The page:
Your secret weapon: illustrations.
Pictures, art, and any sort of visual are a great way to get your kids interested in—and even excited about—reading. The art is just as important as the story, so don't forget to take the time to linger over the pages and focus on the illustrations.
From Pencil to Print. Check out this video to get an idea of how Mike Litwin, illustrator of New York Times bestselling My Name Is Not Isabella, went through his creative process to bring Isabella—the sassy little girl with the soaring imagination—to life.
How can you captivate your child with picture books?
• Choose beautiful art. It's very common that children will end up picking out books to read based on what the cover looks like. As a parent, you want to be sure to bring home books with attention-grabbing art on the cover and within the book's pages. Better yet, try bringing your child with you to the library or the bookstore and let them select a book to read with you.
• Vary your picture book collection. Don't be afraid to select daring art. Picture books with eccentric artwork or illustrations are a great way to introduce new topics and spark new discussions with your child, allowing them to be more imaginative and ask questions. Conversely, feel free to choose books that may be comforting to your child as well. Realistic plotlines with simple illustrations might move your child at different times in different ways. A more familiar story with simple artwork could be a fitting option before bedtime.
• Tour the illustrations before you read the story. This is a great way to observe how your child responds to and processes what they see on the page. As you thumb through the illustrations together, maybe your child will come up with a story of their own. And especially if your child can't read yet, it can be a fun challenge to go through and see if they can use the illustrations to tell you a story. Or, if you've read the story together before, this can also be a great exercise to see what your child can remember. (They can test your memory too!)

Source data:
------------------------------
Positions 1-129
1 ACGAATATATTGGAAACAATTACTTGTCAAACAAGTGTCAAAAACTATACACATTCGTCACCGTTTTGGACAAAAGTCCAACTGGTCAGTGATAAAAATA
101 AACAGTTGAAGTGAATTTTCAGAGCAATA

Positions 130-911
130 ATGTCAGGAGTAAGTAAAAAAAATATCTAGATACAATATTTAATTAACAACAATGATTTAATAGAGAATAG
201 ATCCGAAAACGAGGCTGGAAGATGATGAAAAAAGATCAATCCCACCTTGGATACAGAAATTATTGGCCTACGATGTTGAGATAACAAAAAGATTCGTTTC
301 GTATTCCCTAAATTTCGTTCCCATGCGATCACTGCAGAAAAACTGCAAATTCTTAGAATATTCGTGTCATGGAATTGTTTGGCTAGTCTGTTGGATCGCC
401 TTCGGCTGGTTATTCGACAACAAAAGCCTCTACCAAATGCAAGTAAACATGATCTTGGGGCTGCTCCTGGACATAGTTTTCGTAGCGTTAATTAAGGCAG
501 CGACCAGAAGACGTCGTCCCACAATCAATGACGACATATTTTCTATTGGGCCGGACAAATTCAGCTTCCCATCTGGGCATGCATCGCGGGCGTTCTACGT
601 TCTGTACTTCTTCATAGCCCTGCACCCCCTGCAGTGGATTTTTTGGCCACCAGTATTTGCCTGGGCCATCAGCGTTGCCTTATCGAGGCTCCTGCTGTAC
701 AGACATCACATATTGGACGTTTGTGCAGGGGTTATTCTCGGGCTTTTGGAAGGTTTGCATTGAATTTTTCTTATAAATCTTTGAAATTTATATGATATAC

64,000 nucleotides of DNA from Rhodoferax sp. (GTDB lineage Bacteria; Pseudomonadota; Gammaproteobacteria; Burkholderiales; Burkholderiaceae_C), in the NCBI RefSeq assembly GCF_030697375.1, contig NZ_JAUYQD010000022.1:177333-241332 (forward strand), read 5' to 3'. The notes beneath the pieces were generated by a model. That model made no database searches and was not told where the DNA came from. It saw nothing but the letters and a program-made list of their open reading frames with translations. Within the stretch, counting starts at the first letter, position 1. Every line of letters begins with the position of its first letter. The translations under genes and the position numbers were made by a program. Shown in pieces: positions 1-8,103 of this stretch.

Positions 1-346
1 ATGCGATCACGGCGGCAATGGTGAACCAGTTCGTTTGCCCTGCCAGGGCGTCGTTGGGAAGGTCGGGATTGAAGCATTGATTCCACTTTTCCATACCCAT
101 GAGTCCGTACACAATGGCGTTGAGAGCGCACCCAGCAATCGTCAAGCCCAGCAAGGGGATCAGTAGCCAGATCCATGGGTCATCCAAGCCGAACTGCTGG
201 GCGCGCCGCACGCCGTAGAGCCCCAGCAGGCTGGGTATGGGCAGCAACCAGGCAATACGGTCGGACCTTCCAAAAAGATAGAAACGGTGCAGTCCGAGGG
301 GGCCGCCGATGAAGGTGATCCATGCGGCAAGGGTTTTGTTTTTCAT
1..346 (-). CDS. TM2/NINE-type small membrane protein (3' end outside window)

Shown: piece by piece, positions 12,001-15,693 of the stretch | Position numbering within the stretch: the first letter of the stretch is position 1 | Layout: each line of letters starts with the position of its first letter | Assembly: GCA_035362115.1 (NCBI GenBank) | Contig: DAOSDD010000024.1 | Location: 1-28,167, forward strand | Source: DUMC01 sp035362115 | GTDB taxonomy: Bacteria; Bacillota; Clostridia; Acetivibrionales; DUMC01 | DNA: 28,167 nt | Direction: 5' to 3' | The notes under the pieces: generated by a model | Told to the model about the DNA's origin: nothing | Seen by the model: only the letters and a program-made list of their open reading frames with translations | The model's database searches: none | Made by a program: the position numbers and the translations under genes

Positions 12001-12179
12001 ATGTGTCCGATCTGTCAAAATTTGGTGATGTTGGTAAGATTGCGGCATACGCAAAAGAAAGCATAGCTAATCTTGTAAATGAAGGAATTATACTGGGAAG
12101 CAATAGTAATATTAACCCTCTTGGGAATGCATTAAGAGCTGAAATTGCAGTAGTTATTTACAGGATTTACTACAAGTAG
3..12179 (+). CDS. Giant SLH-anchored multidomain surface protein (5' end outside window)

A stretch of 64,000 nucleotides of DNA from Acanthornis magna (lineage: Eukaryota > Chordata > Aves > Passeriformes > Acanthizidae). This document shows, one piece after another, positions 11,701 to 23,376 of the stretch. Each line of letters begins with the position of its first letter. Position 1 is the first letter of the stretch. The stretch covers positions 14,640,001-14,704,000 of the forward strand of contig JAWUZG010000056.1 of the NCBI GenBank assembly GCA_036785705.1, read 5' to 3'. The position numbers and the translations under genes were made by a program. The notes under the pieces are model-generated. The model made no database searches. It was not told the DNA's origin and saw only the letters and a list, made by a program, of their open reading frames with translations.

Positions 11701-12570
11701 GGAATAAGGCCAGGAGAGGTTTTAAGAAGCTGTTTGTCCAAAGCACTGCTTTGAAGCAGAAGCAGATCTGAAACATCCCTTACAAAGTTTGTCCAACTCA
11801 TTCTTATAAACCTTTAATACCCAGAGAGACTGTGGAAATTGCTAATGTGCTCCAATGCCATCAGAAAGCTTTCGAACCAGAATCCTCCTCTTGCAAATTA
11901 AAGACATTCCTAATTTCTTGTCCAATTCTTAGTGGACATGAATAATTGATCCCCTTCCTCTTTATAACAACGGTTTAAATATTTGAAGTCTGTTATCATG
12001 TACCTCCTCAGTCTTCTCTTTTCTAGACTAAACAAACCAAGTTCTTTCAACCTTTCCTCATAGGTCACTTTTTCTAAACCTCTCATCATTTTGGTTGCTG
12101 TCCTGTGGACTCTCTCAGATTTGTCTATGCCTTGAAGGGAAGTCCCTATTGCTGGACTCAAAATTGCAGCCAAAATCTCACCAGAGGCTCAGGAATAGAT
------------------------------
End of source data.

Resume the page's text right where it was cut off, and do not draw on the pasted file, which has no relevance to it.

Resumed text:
• Engage your child with the art. Explore. Soak it all in. Pause during the story to take time to explain the illustrations, or ask your child what they think about a certain image or artwork. Ask them what they see and how it makes them feel. Think of ways to incorporate your child into the story. See if you can connect them to the artwork or story by relating them to a character or particular instance in the plot.
We read to connect. Illustrations and pictures help form connections.
One of the main goals of reading with your children is to help them build responsive connections and establish an appreciation for language, art, expression, and communication. By sharing art and stories with your child and engaging them with what's happening on the pages, you're opening up their minds to thinking abstractly, creatively, and critically. And, on top of all that, it's fun for everyone!
Imagination is one of the best (and most accessible!) tools for your child's development, and here's why...
Imagination is a super power. Or is the super power just part of the imagination? (How often does your child dress up as Batman, Superman, or some sort of newly-invented super hero?)
In addition to allowing your child be anyone or go anywhere, an active imagination enables your child to develop a strong sense of social awareness. It can help our sons and daughters expand their world and knowledge; to understand and attempt to feel the experiences of others. If you're worried that your child has an over-active imagination, below are a few reasons why you should be celebrating—and nurturing—your child's imagination. You can be proud to know that your child will grow up to be: